86 years without a bishop

Bishop Vassian (Veretennikov) with the flock.

On March 11, 1937, Patriarchal Locum Tenens Sergius (Starogorodsky) decreed the retirement of the last functioning Edinoverie bishop. Let us recall what was happening to Old Believer parishes in the bosom of the Moscow Patriarchate in those years, which led to the abolition of the episcopate, and assess how the situation has changed since then.

The problem of having its own bishop for Edinoverie parishes was one of those that arose almost simultaneously with Edinoverie itself.

As early as 1781-82, monk Nikodim of Starodubie raised the question of granting Old Believers a bishop directly under the authority of the Holy Synod. Such petitions were made repeatedly, but they were not implemented until almost 140 years later, namely, at the Local Council of 1917-1918, which determined that "the parishes of Edinoverie shall be administered by a special Edinoverie Bishop". It did not take long for this decision to be fulfilled, and on June 16 (3), 1918, in the Trinity Cathedral of the Alexander Nevsky Lavra in Petrograd, Patriarch Tikhon of Moscow, assisted by other hierarchs, consecrated archimandrite Simon (Shleev) "according to the old books" as Bishop of Okhta, the first Edinoverie bishop. 

Later other bishops were also ordained, but we shall dwell separately on Vassian (Veretennikov). The future bishop Vassian was born in 1877 into a Edinoverie peasant family that lived in the province of Nizhny Novgorod. From the age of 16 he was a sacristan in the Edinoverie church in the village of Pavlovo (now the town of Pavlovo), and later taught chanting. At the age of 33 (1910) he was ordained priest in the Edinoverie church of the village of Rudlevo, Danilovsky uyezd, Yaroslavl Province, where he served until September 20, 1926 when he was ordained by Archbishop Andrey (Ukhtomsky) of Tomsk together with Bishop Lev (Cherepanov) of Nizhny Tagil as a Edinoverie bishop of Satka. Bishop Vassian tried to unite Edinoverie under his leadership. On December 29, 1933, by decree of Metropolitan Sergii (Stragorodsky), the Deputy Patriarchal Locum Tenens, Bishop Vassian was entrusted with the management of the Kerzhensk and Mstyorsk dioceses. Thus, in the mid-1930s, he was already ruling all the Edinoverie parishes on the territory of the USSR, with the title of Bishop of Satka and Kerzhensk.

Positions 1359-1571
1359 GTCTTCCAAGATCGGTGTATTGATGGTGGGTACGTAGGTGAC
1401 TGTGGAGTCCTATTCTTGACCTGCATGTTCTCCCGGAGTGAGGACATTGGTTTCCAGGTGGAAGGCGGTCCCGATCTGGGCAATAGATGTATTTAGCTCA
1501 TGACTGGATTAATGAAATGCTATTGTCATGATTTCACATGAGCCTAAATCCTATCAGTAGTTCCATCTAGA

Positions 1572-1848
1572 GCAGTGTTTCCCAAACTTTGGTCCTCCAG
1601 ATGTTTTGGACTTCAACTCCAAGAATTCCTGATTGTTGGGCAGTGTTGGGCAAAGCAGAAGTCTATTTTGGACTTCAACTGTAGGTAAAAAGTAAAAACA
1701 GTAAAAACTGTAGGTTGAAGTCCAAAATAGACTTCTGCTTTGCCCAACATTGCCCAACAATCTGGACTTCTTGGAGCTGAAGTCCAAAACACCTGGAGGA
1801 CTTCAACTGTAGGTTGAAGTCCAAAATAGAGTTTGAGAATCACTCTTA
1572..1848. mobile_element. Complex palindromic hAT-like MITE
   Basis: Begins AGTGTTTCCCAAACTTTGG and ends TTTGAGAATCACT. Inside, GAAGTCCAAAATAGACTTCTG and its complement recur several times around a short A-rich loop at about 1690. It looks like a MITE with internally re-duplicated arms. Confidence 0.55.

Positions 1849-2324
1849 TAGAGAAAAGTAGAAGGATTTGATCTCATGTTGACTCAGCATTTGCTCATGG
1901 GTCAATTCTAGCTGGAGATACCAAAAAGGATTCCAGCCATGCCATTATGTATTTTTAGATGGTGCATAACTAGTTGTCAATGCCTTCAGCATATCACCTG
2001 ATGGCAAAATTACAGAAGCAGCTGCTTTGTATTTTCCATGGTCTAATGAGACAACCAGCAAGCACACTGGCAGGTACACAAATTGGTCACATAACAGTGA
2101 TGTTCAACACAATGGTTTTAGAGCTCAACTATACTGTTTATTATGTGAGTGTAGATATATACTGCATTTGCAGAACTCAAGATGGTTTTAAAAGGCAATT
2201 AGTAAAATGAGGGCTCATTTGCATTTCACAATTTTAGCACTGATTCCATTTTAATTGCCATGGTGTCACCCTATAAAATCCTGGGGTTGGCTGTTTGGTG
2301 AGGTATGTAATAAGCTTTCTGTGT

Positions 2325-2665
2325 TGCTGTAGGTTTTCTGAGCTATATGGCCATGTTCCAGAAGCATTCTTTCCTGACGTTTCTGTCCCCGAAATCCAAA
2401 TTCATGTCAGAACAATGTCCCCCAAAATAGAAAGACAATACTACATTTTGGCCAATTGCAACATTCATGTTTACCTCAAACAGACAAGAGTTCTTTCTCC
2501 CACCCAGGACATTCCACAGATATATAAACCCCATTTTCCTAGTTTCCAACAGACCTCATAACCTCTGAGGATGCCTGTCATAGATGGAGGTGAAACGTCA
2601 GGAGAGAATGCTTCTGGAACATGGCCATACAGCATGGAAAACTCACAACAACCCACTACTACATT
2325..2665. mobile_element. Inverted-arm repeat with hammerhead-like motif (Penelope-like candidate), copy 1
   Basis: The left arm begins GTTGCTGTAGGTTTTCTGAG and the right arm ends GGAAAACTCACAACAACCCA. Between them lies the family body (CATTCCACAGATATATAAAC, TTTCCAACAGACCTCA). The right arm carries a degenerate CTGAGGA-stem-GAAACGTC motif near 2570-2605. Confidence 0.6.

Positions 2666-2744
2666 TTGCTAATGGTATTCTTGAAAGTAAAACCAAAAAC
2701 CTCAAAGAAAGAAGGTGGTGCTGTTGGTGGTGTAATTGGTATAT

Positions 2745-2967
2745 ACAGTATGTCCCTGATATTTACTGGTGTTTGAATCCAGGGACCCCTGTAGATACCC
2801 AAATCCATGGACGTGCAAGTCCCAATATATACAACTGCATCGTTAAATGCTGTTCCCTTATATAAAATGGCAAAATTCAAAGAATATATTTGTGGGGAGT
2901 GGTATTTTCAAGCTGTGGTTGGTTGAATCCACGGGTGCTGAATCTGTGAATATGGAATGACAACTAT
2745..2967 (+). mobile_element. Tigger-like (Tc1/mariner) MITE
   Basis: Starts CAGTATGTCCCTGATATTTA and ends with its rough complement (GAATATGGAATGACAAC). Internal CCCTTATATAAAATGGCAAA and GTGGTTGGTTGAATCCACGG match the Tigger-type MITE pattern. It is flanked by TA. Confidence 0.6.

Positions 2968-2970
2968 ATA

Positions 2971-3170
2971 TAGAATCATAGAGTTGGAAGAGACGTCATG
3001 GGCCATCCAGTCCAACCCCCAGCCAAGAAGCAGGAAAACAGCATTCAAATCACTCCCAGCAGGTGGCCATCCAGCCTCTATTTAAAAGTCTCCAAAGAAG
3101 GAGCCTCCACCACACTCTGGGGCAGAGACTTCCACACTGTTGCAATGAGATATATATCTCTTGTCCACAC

Edinoverie Bishop Vassian (Veretennikov). 1929.

Unfortunately, this and other important events in the history of Edinoverie took place during the turbulent years of godless rule, which could not but affect the course of further events. Because of deacon and part of the parishioners' denunciation Vassian was arrested on 2 March 1936 and in April of that year was sentenced to 10 years in a labour camp. In a little less than a year, on 11 March 1937, Metropolitan Sergius (Stragorodsky), the same Patriarchal Locum Tenens, ruled: "1. In view of the absence of His Eminence Vassian (Veretennikov) of Satka from the diocese, to retire him from the administration of the Edinoverie parishes and to have judgment upon him in the future. 2. The management of Edinoverie parishes in each diocese shall, until further notice, be entrusted to local Archpastors on a common basis.  To what extent such a formulation was correct - I do not judge, but at the time of the arrest of Bishop Vassian the other Edinoverie bishops had either already passed away or were in the camps. The next year, 1938, he was shot for "anti-Soviet agitation" (rehabilitated in 1965).